Explore Total Ankle Replacement

Used with permission from Footeducation.com: Total Ankle Replacement

Ankle replacement is performed as a treatment for end-stage ankle arthritis (See Figure 1). It is typically indicated in older, lower demand individuals, as the lifespan of the ankle replacement is uncertain. Patients that have arthritis (or fusions) involving the joints below the ankle (subtalar, talonavicular and calcaneocuboid joints) may benefit from an ankle replacement, as it will help to preserve some hindfoot motion. Relatively young, active patients typically do not do well with ankle replacements in the long run due to an unacceptably high failure rate. These younger patients are usually best served with a well performed ankle fusion. The results of ankle replacement, unfortunately, have not matched the results we see in knee and hip replacements.


The procedure depends on the type of prosthesis that is used. In all ankle replacements, the arthritic surface of the distal tibia is removed, as is the arthritic surface of the top surface talus. Typically only the tibial surface and some of the talar dome are removed (Figure 2). The resected areas of bone are then replaced with the prosthesis. The prosthesis typically has a metal surface on the tibia, and talar sides with a polyethylene surface attached to the tibial component.

Potential Complications

Some potential complications can occur with any surgery, such as:

  • Infection
  • Wound healing problems
  • Deep Vein Thrombosis (DVT)
  • Pulmonary Embolism (PE)
  • Nerve Injury

There are some specific complications that occur with total ankle replacement including:

Deep Infection of the Prosthesis: The deep wound infection rate in patients undergoing Total Ankle Replacement is not necessarily any higher than with other major ankle surgery, however, the significance of a deep infection is profound. A deep infection often requires removal of the prosthesis in order to eradicate the infection. Needless to say, this is a major complication when it occurs. The deep infection rate is in the order of 1-3%.

Major Wound Breakdown: Most total ankle replacements are inserted through an incision in the front of the ankle. This area of tissue has a somewhat tenuous blood supply. It is supplied by one main artery, whereas most other areas of the body are supplied by two or more major arteries. For this reason, difficulty with wound healing occurs at a much higher rate in patients undergoing total ankle replacement. Often, this requires immobilizing the ankle for a few weeks to improve the chances of successful wound healing. However, in some patients, an area of wound breakdown or a failure to heal will occur. This can be a difficult and potentially devastating complication if the failure to obtain adequate wound healing leads to a deep infection involving the prosthesis.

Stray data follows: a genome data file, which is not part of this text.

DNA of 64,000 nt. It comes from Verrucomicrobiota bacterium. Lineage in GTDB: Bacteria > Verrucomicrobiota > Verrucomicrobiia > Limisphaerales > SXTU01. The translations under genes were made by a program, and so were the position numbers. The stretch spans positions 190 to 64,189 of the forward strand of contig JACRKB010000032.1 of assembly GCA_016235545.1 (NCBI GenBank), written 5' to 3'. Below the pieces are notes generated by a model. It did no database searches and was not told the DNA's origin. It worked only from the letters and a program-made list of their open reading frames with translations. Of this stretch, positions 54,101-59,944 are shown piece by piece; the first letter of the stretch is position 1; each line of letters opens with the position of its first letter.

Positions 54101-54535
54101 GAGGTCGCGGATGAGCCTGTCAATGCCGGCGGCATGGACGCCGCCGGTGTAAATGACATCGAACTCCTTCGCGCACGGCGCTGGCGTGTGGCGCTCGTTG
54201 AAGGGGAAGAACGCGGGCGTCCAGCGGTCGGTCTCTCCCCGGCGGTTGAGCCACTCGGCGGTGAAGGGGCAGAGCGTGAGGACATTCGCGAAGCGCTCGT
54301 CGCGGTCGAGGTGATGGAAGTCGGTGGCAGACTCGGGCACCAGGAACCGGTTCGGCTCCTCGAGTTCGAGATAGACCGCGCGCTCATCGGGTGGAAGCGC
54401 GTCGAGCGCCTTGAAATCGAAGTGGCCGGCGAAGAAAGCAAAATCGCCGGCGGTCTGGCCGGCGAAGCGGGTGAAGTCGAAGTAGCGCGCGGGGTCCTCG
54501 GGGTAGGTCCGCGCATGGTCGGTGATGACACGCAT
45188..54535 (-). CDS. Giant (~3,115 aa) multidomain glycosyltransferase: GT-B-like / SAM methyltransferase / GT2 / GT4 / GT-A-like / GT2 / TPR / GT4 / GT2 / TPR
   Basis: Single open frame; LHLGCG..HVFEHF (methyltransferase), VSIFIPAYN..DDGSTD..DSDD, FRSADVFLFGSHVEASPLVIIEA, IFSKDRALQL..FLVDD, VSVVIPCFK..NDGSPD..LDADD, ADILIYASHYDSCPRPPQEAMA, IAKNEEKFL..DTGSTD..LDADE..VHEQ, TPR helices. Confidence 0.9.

Tibial Nerve Injury: There is a chance of an injury to the surrounding nerves, including the tibial nerve, when the ankle joint is prepared to receive the ankle prosthesis.

Failure of the Ankle Replacement Over Time: All joint replacements will eventually fail if the patient uses the joint enough, and lives long enough. There are a variety of ways that joint replacements can fail, each of which lead to pain and dysfunction. Perhaps the most common mode of failure of a joint replacement is from shifting of the prosthesis, when the supporting bone becomes weak from repetitive loading or osteolysis.

Total ankle replacements historically have failed earlier, and at a substantially higher rate, when compared to knee and hip replacements. For example, studies have suggested that certain hip replacements have good or excellent results in over 90% of patients after 18 years. In knee replacements, the figures are close to 90% success after an average of 13 years. However, in ankle replacements, the best prospective study suggests that 85% of patients have a successful result after five years—not bad, but nowhere near as successful as knee and hip replacement surgery.

Ankle replacements fail at a higher rate because of a variety of factors related to the ankle joint itself. These include:

  • The small joint surface area (half the size of the knee joint)
  • High joint reactive forces during walking (two to four times body weight, almost twice that of the knee joint)
  • Uneven distribution of force across the tibial prosthesis (see Figure #6)
  • The lower bone of the ankle (talus) is relatively small and has a poor blood supply, providing a less than ideal base of support for the prosthesis
  • There are limits to how much bone can be removed from the ankle joint, and this limits the size of polyethylene that can be used. The smaller the polyethylene, the poorer the wear characteristics
  • The relatively confined nature (many important structures nearby) of the ankle joint makes placing an ankle replacement technically challenging for the surgeon

When an ankle joint fails, a revision surgery is necessary. Often the prosthesis can be replaced. However, there is much less bone stock available around the ankle, so revision surgery is often substantially more difficult with results that are less predictable than the original operation. If the prosthesis cannot be replaced, the ankle joint is then fused, but studies show that patients who have an ankle fusion after a failed ankle replacement do poorer than patient who have an ankle fusion first.